A study of cross inhibition tests among strains of influenza A virus and their antisera showed that the results obtained were subject to a certain amount of variation due to the red cells, the virus suspensions, and the ferret antisera employed. Methods have been demonstrated for handling the data obtained from such tests, so that these variables were corrected or avoided, making it possible to use the agglutination technique for antigenic comparisons.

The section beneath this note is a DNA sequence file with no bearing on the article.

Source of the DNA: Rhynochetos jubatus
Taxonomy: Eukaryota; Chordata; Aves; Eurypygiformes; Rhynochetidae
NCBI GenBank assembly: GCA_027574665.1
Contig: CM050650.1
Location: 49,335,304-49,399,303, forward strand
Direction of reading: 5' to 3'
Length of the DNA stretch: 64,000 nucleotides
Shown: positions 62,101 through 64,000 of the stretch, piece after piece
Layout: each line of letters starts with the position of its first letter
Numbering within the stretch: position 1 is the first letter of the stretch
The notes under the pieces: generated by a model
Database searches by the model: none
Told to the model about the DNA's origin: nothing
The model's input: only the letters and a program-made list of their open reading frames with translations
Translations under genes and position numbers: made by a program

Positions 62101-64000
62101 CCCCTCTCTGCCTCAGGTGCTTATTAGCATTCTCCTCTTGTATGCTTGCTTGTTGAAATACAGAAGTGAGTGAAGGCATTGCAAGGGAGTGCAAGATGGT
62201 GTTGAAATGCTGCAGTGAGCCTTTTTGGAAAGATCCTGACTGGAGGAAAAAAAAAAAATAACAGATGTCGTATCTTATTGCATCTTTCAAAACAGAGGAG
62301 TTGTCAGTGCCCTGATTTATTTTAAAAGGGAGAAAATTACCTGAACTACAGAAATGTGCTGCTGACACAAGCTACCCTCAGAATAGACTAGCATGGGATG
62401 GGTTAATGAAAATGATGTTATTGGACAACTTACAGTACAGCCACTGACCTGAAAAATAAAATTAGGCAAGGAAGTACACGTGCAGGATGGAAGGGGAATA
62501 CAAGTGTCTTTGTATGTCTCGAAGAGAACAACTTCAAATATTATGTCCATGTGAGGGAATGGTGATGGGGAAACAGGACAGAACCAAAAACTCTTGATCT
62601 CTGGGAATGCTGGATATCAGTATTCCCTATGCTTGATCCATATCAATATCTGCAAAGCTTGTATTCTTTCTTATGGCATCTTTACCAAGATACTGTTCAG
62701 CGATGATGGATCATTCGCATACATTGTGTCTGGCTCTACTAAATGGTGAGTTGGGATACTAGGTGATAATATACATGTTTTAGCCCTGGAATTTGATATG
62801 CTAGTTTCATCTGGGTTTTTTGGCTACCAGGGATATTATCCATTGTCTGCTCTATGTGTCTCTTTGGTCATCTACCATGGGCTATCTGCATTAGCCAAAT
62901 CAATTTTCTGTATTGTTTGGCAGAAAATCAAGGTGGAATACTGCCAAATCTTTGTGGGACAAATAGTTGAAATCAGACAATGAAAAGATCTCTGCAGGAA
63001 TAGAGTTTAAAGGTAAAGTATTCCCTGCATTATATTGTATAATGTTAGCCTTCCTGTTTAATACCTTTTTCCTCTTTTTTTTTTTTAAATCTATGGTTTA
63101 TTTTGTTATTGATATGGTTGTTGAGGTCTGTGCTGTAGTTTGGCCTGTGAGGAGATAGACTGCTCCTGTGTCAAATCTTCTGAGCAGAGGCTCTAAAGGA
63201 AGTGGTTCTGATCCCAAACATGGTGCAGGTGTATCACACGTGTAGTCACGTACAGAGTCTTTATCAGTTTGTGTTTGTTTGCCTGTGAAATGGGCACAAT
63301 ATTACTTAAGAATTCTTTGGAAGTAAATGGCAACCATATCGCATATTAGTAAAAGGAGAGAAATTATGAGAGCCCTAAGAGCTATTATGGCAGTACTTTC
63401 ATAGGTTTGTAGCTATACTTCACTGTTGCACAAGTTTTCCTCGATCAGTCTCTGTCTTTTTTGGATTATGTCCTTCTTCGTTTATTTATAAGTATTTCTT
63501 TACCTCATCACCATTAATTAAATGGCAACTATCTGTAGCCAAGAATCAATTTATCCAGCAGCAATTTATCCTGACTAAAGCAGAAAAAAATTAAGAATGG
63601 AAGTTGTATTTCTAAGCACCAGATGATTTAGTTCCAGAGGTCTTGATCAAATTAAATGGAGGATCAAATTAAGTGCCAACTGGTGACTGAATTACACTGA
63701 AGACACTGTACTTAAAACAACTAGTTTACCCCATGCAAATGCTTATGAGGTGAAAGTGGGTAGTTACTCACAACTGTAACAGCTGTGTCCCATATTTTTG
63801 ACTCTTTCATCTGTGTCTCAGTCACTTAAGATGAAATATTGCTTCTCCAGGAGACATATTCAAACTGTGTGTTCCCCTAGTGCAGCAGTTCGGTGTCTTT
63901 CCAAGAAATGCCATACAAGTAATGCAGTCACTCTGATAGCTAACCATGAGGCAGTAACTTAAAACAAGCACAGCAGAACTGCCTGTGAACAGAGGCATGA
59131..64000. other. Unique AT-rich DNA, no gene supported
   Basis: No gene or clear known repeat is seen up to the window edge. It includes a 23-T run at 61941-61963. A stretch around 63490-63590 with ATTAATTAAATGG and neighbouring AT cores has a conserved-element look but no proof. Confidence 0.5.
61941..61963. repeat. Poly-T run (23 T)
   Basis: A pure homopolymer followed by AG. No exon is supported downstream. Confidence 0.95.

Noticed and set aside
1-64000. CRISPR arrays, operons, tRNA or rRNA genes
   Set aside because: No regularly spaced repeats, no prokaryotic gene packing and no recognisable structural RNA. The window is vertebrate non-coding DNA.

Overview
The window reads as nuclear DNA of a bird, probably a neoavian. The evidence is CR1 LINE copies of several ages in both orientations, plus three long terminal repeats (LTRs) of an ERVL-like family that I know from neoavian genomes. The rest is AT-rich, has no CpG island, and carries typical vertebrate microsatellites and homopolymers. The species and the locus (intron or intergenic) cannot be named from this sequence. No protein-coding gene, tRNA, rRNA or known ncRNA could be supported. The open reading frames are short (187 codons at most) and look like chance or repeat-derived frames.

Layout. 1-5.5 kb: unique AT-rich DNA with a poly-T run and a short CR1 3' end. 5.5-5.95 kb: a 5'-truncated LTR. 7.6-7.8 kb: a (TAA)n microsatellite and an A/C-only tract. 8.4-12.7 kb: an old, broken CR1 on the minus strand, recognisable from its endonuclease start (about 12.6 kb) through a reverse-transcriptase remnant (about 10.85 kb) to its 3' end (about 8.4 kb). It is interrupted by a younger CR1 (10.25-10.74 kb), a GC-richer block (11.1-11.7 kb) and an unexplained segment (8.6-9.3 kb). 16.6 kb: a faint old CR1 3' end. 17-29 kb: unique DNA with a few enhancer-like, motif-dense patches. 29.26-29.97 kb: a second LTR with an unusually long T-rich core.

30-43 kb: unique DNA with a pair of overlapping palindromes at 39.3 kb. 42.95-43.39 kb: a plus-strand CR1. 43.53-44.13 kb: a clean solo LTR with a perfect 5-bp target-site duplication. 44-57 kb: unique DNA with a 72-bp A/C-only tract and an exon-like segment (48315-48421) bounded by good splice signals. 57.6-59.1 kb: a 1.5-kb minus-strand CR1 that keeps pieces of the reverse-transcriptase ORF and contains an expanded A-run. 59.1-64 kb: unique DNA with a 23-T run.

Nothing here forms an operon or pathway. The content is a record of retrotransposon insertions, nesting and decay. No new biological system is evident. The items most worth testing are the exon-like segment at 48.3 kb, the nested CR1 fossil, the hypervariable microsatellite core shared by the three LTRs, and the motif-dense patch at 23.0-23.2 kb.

The antigenic pattern of eighteen strains of influenza A virus, obtained from the 1940–41 epidemic in the United States, has been compared by means of agglutination inhibition tests with ferret antisera. No significant antigenic differences were found among sixteen of these strains (all isolated from throat washings by the inoculation of chick embryos) although they were obtained from individuals in widely separated regions of the country. Two strains, from cases occurring early in the epidemic and isolated from throat washings by ferret and mouse passage, showed a slight but significant strain difference from the other strains and from each other. One of the 1940–41 strains on cross test resembled the PR8 strain more closely than any other stock strain tested.